By “want,” I mean conscious goal, something we know by the end of Act One the Protagonist is actively attempting to achieve.
By “need,” I mean unstated goal, some aspect of the Protagonist’s inner self that represents a key part of their Authentic Being or Core Essence.
The underlying assumption here is that most stories are psychological journeys, the events that transpire in the External World (Plotline) impacting the Protagonist’s Internal World (Themeline) which results in their metamorphosis.
Oftentimes I read scripts where it’s clear the writer has little to no idea what is going on in the story’s Internal World, the script a series of occurrences that don’t tie together in any emotionally satisfying way or barely scratch the surface of what transpires in the Protagonist’s metamorphosis.
And while it’s true that in some stories the Protagonist does not go through a transformation process, the fact is in most movies, they do.
Thus if the meta point of a story is about the Protagonist’s metamorphosis, then the surrounding characters and events that happen need to service that emotional plot.
I had a terrific conversation recently with David Seidler, the screenwriter who won an Academy Award for Best Original Screenplay for The King’s Speech. We discussed how powerful a metaphor Bertie’s stuttering was. In the External World, this Protagonist had a speech impediment. But the real meaning of that condition is tied precisely to the story’s Internal World, the challenge for Bertie to find his voice to claim his right to be the King of England. Thus on the surface, there is the relationship between Bertie and Lionel, the speech pathologist, attempting a variety of methods to overcome Bertie’s stuttering. But the power of the story lies in Bertie’s psychological journey from a man plagued by the shadow of his father and haunted by the fear of his monarchical responsibilities to being thrust into a situation where he had to assume the throne.
In that process, Bertie had a Nemesis [his stuttering and at the root cause of that condition his father], an Attractor [his wife], a Mentor [Lionel], and a Trickster [his brother Edward]. Each plays a role in Bertie’s psychological journey as he moved from a state of Disunity [a member of the monarchical family who can not speak in public, who does not want to be King] to Unity [he learns how to manage his stuttering and finds his voice to become the King of the people].
In all honesty, I would say that 90% of the scripts I review that have rewrite issues, the problems go directly back to the characters and a lack of understanding about why they are there in the story, and what their respective narrative functions are.
So I would suggest you start there. Once you think through all that, then you can address the script’s structure as it relates to both the Plotline and Themeline, and so on.
GITS readers, what questions do you ask when you rewrite a script?
On a limited basis, I work one-on-one with writers on their script project.
Imagine having your very own private script workshop. A structured environment with content and a schedule tailored to meet your specific creative needs. Your own unique online course site. And a one-on-one mentor relationship with a professional screenwriter and educator.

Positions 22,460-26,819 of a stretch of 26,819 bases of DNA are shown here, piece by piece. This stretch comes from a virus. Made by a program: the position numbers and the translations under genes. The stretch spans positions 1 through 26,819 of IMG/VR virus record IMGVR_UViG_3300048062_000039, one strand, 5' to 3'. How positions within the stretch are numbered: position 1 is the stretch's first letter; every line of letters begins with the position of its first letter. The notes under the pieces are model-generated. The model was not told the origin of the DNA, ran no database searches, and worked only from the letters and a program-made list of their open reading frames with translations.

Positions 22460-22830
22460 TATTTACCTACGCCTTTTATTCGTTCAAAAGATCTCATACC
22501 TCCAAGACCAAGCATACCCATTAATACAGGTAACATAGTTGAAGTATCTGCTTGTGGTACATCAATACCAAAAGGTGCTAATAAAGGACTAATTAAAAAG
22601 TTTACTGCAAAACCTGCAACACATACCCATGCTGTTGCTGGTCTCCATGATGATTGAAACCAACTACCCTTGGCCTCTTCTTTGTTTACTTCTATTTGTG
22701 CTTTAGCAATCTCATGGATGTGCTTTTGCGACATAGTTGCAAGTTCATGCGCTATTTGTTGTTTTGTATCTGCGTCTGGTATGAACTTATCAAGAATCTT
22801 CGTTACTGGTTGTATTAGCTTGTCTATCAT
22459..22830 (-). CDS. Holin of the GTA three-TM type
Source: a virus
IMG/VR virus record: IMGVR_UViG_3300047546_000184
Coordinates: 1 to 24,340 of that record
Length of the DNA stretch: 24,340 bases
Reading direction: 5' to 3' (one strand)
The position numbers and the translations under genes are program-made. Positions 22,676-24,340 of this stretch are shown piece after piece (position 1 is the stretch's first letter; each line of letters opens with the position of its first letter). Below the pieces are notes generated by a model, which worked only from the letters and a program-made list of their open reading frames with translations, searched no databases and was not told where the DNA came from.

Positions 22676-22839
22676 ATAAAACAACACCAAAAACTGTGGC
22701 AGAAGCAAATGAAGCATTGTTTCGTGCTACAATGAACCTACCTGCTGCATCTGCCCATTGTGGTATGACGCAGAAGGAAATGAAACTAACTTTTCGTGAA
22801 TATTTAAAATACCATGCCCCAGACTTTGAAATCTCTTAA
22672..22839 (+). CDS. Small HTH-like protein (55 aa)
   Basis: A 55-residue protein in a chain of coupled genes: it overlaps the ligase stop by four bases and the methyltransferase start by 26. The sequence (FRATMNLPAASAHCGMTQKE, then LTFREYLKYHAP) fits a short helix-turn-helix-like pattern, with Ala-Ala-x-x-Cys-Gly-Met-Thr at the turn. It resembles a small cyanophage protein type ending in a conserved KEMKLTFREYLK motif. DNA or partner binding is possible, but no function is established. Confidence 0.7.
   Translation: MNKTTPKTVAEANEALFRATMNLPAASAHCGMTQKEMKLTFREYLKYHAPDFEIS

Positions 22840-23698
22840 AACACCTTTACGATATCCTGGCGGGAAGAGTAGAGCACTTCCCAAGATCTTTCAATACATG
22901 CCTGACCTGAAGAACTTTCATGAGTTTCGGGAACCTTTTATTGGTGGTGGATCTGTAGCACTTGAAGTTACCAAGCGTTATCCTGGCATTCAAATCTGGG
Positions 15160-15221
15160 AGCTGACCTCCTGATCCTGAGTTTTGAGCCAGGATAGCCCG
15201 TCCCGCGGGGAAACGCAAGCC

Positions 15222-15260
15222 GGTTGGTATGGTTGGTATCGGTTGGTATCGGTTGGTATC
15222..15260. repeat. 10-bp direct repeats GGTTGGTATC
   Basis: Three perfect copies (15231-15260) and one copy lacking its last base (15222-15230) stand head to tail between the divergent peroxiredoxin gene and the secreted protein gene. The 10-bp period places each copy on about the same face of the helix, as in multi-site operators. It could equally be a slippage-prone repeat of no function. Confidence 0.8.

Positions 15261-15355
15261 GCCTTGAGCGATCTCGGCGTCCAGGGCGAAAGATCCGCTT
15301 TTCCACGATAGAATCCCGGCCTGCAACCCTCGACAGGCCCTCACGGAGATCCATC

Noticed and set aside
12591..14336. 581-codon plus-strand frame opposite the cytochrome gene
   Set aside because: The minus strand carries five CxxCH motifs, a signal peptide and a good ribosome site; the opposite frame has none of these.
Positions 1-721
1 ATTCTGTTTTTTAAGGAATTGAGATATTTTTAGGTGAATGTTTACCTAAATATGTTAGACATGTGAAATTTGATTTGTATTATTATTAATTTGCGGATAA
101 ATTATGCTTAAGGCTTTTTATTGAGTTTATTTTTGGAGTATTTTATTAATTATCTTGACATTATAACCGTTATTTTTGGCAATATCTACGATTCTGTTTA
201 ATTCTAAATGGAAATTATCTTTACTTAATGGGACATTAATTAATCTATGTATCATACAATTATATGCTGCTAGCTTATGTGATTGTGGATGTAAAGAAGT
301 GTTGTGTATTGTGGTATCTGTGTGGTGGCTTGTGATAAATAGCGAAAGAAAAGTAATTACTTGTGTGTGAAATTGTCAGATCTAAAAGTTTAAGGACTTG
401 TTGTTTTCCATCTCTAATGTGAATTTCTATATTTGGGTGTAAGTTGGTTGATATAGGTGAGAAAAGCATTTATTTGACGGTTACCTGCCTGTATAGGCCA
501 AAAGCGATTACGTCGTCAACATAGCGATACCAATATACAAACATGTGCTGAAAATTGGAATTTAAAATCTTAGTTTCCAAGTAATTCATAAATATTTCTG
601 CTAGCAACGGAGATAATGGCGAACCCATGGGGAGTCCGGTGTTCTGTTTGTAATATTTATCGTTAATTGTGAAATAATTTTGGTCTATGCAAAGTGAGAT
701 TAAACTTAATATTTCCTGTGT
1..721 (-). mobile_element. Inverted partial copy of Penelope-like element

Since launching SMC in 2010, Tom Benedek and I have worked with writers of all backgrounds and interests in the context of numerous private script workshops. Here are testimonials from two:
“Working with Scott in SMC’s private workshop was an invaluable experience. The private workshop gave me the attention I needed to address my script’s problem. I was so impressed with the quality of his teaching, the way the course was structured and the interactive process. In the end, not only did Scott help me solve my character problem, he elevated my script as a whole. He is a wonderful mentor and I learned a lot about the craft of screenwriting.” — Gladys Stone, screenwriter of “Tulio” (Semifinalist, Austin Film Festival Screenplay Competition)
“Working with Scott in a private workshop arrangement through SMC greatly accelerated my screenwriting knowledge and craftsmanship. Scott is a most dynamic, gifted and generous educator. He offered a holistic, character-driven approach to story that helped bring out my best as a writer. The flexible syllabus of the mentorship invites exploration of creative impulses without fear of losing direction or purpose. The script on which Scott consulted placed in the top one percent of the 2011 AFF screenwriting competition and has opened industry doors. Most importantly the SMC has cemented lasting self confidence in my abilities as a writer.” — Gyan Alexander, screenwriter of “Convinced” (Semifinalist, Austin Film Festival Screenplay Competition)
People who have done private script workshops through Screenwriting Master Class include professional screenwriters, actors, directors, best-selling non-fiction authors, playwrights, and novelists, as well as beginning, intermediate and advanced writers.
We offer one-on-one sessions with any of our popular group workshops:
For those who want a comprehensive approach to learning the craft — immersing yourself in screenwriting theory, then putting that to use in developing an original story and writing a complete draft — there is The Quest, a unique 20 week program.